Additional cultures have influenced the customs of this city over time. Mexican culture heavily shaped San Antonio as it developed. Travel experts recommend stopping by Market Square (or El Mercado) to find a variety of tasty Mexican foods, homemade goods and south of the border crafts. Mexican art is displayed everywhere you turn and Spanish is widely spoken. For a more festive taste of Tex-Mex culture, plan your trip during Fiesta in April or during the San Antonio Stock Show & Rodeo in February.
What to Eat
San Antonio dining primarily revolves around two types of food: Tex-Mex and meat. Those craving spicy enchiladas or cheesy chimichangas from below the border are encouraged to dine in the Southtown neighborhood. Recent visitors highly recommend Rosario's, which receives top marks for its prompt service and delectable plates like ceviche and chicken flautas.
However, the large influx of business and recreational travelers has jumpstarted the diversity of cuisine in San Antonio. Downtown restaurants cater to carnivores, offering local favorites like prime rib and chicken-fried steak, and feature some of the more upscale eateries like Bliss and Bohanan's. When you make your way to the River Walk, consider calling the restaurant you select ahead for a reservation since this area is quite popular. Some visitor favorites along the river include Texas bistro Boudro's for its steaks and Ácenar for its contemporary Mexican cuisine.
Compared to other U.S. cities of similar size, San Antonio is a safe place to visit. You may see more guns than you're used to thanks to lax firearm laws in Texas, but gun violence does not generally affect tourists. You should still use common sense, stick to well-lit areas after dark and keep a close eye on your valuables.
Those who are not used to the Texas heat should take precautions against heat stroke and dehydration, especially during the summer months. Heat stroke and dehydration symptoms commonly include headaches, nausea, dizziness and fatigue. Drink plenty of water, apply sunscreen regularly and if you are participating in more strenuous activities, such as hiking or biking, make sure to rest periodically.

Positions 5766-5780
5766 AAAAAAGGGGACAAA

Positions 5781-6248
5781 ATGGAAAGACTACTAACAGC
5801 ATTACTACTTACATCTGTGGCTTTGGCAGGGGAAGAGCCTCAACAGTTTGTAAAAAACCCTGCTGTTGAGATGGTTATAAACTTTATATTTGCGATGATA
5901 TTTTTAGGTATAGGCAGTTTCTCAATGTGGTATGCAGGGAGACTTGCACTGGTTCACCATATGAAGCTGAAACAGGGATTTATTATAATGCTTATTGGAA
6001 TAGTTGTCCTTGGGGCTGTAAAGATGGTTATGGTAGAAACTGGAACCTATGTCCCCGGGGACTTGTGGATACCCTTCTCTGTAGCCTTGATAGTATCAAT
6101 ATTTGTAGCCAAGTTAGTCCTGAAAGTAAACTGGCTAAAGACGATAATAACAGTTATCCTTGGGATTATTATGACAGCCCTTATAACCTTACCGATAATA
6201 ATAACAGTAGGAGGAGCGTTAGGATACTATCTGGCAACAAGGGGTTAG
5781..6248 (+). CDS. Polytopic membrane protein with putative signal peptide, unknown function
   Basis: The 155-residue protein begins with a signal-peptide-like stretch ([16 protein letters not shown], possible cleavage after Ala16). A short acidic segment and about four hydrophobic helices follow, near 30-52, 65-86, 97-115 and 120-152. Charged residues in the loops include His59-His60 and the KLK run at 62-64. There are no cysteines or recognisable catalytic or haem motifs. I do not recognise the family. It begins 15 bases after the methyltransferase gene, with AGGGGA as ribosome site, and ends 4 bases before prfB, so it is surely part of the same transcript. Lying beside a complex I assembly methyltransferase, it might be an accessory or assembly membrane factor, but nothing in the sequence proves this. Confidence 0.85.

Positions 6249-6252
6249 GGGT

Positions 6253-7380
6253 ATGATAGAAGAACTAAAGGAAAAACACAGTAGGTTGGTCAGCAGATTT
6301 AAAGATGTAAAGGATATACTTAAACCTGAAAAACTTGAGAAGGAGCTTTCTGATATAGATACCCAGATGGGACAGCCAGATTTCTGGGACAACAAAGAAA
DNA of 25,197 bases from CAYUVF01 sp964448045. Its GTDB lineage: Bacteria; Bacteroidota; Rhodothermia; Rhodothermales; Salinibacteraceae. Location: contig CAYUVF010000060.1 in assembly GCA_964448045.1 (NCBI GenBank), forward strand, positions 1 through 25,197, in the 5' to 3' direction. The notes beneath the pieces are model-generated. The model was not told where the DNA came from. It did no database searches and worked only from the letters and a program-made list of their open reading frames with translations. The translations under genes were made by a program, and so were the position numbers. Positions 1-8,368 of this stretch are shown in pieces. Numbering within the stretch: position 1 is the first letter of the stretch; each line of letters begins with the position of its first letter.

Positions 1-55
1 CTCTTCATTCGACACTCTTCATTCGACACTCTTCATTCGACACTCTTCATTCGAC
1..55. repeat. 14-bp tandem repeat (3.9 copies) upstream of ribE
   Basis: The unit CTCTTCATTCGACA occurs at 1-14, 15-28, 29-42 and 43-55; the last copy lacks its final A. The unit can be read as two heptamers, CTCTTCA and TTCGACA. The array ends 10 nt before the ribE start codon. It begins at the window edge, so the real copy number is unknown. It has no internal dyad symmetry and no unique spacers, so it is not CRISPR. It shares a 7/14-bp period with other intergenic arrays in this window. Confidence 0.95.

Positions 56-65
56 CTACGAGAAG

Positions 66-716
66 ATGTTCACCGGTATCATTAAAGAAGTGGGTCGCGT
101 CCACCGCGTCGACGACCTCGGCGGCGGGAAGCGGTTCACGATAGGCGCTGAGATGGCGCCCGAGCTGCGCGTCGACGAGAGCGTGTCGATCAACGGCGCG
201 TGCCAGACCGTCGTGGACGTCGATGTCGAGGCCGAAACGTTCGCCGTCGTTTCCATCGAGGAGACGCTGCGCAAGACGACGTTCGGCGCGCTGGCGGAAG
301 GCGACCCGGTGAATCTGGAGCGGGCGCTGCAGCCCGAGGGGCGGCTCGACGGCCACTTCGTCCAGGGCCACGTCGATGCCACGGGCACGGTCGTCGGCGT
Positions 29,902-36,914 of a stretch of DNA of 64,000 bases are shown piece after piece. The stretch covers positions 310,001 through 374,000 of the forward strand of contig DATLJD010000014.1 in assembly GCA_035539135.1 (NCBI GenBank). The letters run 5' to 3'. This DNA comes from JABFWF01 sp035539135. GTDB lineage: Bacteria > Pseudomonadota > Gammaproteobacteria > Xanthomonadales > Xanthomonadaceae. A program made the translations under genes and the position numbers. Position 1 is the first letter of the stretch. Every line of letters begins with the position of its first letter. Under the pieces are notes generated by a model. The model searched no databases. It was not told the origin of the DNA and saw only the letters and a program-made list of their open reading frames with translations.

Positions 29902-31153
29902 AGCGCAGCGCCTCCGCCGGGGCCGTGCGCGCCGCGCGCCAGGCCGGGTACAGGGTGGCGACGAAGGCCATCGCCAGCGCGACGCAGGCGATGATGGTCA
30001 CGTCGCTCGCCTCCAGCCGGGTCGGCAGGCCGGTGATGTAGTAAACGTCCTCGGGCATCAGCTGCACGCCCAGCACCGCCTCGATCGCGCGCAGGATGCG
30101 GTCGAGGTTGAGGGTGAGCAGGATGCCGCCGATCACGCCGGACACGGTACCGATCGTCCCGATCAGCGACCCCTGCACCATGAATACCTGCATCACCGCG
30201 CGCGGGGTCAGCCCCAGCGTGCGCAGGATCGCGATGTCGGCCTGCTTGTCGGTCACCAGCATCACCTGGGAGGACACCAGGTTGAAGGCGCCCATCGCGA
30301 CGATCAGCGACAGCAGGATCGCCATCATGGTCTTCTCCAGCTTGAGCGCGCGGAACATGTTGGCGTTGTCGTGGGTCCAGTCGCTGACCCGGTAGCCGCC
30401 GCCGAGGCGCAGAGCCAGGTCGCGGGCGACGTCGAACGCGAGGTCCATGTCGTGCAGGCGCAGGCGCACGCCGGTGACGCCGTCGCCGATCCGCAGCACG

Residents of Texas Hill Country share the land with numerous creepy-crawlies, including scorpions, rattlesnakes and water moccasins. While you most likely won't come face to face with these creatures within the city itself, those exploring the countryside surrounding San Antonio may encounter these critters or insects. Keep an eye out when walking around to avoid confrontation. If you're bitten or stung, seek medical attention immediately.
Getting Around San Antonio
The best way to get around San Antonio is by car, especially if you need to reach sites like Brackenridge Park and SeaWorld. Driving through the narrow downtown streets can be difficult, however, so plan to park your car in a lot or garage and explore some of the downtown area on foot. The bus system is also a handy and relatively inexpensive way to navigate the city center. Many travelers arrive through San Antonio International Airport (SAT), about 10 miles north of the city center, where you can find a plethora of rental car agencies. There is an airport shuttle service ($15 per person for a one-way ticket; $28 for a round-trip) that takes visitors between the airport and downtown hotels; city bus route No. 5 also services the airport and downtown areas. Taxis from the airport to downtown San Antonio cost between $24 and $29. Using taxis downtown is unnecessary, and you'll probably have to wait for one to arrive.